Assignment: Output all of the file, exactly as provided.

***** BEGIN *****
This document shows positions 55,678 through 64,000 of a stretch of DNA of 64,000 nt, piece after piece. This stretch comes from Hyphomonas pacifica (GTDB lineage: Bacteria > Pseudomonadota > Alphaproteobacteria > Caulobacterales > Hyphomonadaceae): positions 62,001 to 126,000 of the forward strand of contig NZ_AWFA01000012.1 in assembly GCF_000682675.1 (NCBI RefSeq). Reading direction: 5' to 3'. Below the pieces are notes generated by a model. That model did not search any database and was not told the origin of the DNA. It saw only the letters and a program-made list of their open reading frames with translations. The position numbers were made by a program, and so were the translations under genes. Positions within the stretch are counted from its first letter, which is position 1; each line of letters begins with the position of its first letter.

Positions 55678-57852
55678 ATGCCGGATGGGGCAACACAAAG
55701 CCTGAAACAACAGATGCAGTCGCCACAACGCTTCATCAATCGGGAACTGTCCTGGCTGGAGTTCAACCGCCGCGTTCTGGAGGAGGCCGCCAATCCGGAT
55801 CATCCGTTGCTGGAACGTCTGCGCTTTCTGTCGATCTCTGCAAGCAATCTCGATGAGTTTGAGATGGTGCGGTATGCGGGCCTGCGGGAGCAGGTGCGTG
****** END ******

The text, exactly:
This document shows positions 55,678 through 64,000 of a stretch of DNA of 64,000 nt, piece after piece. This stretch comes from Hyphomonas pacifica (GTDB lineage: Bacteria > Pseudomonadota > Alphaproteobacteria > Caulobacterales > Hyphomonadaceae): positions 62,001 to 126,000 of the forward strand of contig NZ_AWFA01000012.1 in assembly GCF_000682675.1 (NCBI RefSeq). Reading direction: 5' to 3'. Below the pieces are notes generated by a model. That model did not search any database and was not told the origin of the DNA. It saw only the letters and a program-made list of their open reading frames with translations. The position numbers were made by a program, and so were the translations under genes. Positions within the stretch are counted from its first letter, which is position 1; each line of letters begins with the position of its first letter.

Positions 55678-57852
55678 ATGCCGGATGGGGCAACACAAAG
55701 CCTGAAACAACAGATGCAGTCGCCACAACGCTTCATCAATCGGGAACTGTCCTGGCTGGAGTTCAACCGCCGCGTTCTGGAGGAGGCCGCCAATCCGGAT
55801 CATCCGTTGCTGGAACGTCTGCGCTTTCTGTCGATCTCTGCAAGCAATCTCGATGAGTTTGAGATGGTGCGGTATGCGGGCCTGCGGGAGCAGGTGCGTG